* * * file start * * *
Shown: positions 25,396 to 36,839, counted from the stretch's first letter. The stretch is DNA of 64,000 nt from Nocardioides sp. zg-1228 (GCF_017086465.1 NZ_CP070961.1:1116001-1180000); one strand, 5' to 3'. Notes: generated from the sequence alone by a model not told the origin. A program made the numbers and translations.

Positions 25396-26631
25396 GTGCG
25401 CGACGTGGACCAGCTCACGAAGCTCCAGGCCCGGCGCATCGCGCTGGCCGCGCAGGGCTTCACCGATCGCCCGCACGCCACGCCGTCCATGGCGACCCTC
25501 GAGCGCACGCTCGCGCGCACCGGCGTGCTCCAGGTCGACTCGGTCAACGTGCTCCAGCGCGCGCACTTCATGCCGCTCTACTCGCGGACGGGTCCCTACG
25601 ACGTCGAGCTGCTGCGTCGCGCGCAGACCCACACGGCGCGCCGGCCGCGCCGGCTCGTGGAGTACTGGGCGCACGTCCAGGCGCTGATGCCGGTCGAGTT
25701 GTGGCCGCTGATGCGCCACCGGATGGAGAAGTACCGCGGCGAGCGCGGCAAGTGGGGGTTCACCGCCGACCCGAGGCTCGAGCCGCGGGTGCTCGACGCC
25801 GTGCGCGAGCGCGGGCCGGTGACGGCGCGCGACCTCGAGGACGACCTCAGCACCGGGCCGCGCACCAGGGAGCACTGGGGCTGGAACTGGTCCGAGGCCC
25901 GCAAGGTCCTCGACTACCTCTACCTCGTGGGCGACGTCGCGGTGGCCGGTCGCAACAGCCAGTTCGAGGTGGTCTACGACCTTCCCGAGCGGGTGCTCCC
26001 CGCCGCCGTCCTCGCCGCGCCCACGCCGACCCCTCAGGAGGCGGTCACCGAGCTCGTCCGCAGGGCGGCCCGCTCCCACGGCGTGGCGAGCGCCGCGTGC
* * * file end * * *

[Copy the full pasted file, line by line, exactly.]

Shown: positions 25,396 to 36,839, counted from the stretch's first letter. The stretch is DNA of 64,000 nt from Nocardioides sp. zg-1228 (GCF_017086465.1 NZ_CP070961.1:1116001-1180000); one strand, 5' to 3'. Notes: generated from the sequence alone by a model not told the origin. A program made the numbers and translations.

Positions 25396-26631
25396 GTGCG
25401 CGACGTGGACCAGCTCACGAAGCTCCAGGCCCGGCGCATCGCGCTGGCCGCGCAGGGCTTCACCGATCGCCCGCACGCCACGCCGTCCATGGCGACCCTC
25501 GAGCGCACGCTCGCGCGCACCGGCGTGCTCCAGGTCGACTCGGTCAACGTGCTCCAGCGCGCGCACTTCATGCCGCTCTACTCGCGGACGGGTCCCTACG
25601 ACGTCGAGCTGCTGCGTCGCGCGCAGACCCACACGGCGCGCCGGCCGCGCCGGCTCGTGGAGTACTGGGCGCACGTCCAGGCGCTGATGCCGGTCGAGTT
25701 GTGGCCGCTGATGCGCCACCGGATGGAGAAGTACCGCGGCGAGCGCGGCAAGTGGGGGTTCACCGCCGACCCGAGGCTCGAGCCGCGGGTGCTCGACGCC
25801 GTGCGCGAGCGCGGGCCGGTGACGGCGCGCGACCTCGAGGACGACCTCAGCACCGGGCCGCGCACCAGGGAGCACTGGGGCTGGAACTGGTCCGAGGCCC
25901 GCAAGGTCCTCGACTACCTCTACCTCGTGGGCGACGTCGCGGTGGCCGGTCGCAACAGCCAGTTCGAGGTGGTCTACGACCTTCCCGAGCGGGTGCTCCC
26001 CGCCGCCGTCCTCGCCGCGCCCACGCCGACCCCTCAGGAGGCGGTCACCGAGCTCGTCCGCAGGGCGGCCCGCTCCCACGGCGTGGCGAGCGCCGCGTGC